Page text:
Brown fat continues to grow and divide after birth

Brown fat can continue to grow and divide, even after birth, according to researchers at Masonic Medical Research Institute (MMRI), the findings could have major implications for treating obesity as increasing the overall number of these cells to prevent or reduce the onset of obesity. It was previously thought that individuals were born with only a finite number of brown fat cells.

SLEEVEPASS: greater weight loss was associated with better QoL

Seven-year outcomes from the SLEEVE vs byPASS (SLEEVEPASS) randomised clinical trial has reported that laparoscopic Roux-en-Y gastric bypass resulted in greater weight loss than laparoscopic sleeve gastrectomy LSG however, the difference was not clinically relevant based on the prespecified equivalence margins. Interestingly, there was no difference in long-term quality of life (QoL) between the procedures, and surgery was associated with significant long-term Disease-specific QoL (DSQoL) improvement, with greater weight loss was associated with better DSQoL.

Exercise may protect bone health after bariatric surgery

An exercise intervention programme after bariatric surgery is an effective strategy to improve bone health, according to researchers from Portugal. Although weight loss surgery is a highly effective treatment for obesity, some studies have shown that it can be detrimental to bone health. The study, ‘The Effect of an Exercise Intervention Program on Bone Health After Bariatric Surgery: A Randomized Controlled Trial’, published in the Journal of Bone and Mineral Research suggests that exercise may help address this shortcoming.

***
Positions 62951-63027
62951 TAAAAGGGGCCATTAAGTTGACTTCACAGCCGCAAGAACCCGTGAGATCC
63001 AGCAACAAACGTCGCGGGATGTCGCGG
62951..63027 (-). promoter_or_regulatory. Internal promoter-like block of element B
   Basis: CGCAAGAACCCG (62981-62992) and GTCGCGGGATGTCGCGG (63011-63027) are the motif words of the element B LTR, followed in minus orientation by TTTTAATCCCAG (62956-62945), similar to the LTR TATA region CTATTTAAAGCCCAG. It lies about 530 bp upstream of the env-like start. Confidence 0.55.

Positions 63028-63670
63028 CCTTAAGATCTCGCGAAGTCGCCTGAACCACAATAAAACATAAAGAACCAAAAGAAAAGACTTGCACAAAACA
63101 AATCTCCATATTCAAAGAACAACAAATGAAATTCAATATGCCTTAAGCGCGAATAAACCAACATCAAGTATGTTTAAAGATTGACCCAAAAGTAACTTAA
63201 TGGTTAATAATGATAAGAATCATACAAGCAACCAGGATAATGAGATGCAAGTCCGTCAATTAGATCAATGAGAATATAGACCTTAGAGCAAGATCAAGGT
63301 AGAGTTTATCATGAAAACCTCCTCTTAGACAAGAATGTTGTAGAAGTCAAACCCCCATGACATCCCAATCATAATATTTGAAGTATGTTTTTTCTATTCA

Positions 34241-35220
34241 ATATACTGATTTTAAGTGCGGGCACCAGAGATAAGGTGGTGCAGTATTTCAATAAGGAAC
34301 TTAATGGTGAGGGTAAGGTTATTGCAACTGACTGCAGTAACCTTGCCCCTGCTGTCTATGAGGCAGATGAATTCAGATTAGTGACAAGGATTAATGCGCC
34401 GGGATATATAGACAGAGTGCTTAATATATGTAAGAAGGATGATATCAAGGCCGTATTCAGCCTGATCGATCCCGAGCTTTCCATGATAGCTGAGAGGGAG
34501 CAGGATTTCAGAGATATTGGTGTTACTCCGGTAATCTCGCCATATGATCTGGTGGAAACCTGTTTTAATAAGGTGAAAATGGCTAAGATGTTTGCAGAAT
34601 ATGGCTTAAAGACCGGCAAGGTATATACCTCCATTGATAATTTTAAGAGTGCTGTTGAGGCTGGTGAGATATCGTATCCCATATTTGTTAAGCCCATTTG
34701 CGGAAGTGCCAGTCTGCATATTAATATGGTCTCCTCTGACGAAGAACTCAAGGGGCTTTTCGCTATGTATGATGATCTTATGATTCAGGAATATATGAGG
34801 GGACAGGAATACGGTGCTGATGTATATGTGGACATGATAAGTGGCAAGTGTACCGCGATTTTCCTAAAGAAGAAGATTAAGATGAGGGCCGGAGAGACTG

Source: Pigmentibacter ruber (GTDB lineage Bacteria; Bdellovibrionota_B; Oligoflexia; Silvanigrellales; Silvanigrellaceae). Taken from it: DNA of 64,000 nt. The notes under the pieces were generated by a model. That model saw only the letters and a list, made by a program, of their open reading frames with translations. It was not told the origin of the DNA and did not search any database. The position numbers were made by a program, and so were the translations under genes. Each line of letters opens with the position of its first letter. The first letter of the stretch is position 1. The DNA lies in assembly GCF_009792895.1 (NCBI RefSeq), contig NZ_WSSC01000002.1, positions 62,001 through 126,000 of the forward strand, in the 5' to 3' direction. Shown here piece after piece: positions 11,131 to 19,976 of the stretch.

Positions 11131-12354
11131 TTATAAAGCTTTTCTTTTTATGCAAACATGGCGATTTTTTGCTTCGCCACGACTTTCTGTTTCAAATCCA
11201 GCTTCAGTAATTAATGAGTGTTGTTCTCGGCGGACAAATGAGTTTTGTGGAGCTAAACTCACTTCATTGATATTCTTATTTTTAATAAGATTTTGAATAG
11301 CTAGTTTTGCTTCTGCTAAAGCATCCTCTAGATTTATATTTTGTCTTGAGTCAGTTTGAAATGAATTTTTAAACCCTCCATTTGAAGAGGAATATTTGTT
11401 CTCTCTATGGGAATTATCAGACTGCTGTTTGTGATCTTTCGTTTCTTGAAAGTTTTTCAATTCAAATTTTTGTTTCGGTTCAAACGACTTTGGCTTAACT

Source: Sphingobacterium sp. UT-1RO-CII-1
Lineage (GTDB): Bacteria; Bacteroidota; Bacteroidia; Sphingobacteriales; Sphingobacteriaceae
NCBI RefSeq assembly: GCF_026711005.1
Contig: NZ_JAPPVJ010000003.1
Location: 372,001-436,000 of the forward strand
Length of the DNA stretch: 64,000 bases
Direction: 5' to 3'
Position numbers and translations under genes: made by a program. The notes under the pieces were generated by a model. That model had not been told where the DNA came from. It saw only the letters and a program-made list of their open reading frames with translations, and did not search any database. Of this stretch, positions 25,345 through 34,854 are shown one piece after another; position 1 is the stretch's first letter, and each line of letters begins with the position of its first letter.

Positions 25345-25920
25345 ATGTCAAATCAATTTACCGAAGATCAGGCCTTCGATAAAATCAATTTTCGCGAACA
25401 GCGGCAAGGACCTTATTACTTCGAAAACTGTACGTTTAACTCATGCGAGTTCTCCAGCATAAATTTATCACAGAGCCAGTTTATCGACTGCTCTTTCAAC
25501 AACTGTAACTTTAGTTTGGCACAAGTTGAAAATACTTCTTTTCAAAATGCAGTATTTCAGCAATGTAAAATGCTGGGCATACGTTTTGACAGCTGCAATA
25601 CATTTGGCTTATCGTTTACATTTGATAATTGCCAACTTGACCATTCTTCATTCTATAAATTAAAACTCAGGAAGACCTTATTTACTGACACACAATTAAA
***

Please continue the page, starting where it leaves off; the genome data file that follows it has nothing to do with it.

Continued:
Duration of obesity associated with increased risk of higher risk of cardiometabolic disease

A greater obesity duration is associated with worse values for all cardiometabolic disease factors, according to a study by Dr Tom Norris of Loughborough University, UK, and colleagues. The study, 'Duration of obesity exposure between ages 10 and 40 years and its relationship with cardiometabolic disease risk factors: A cohort study', was published in PLoS Medicine.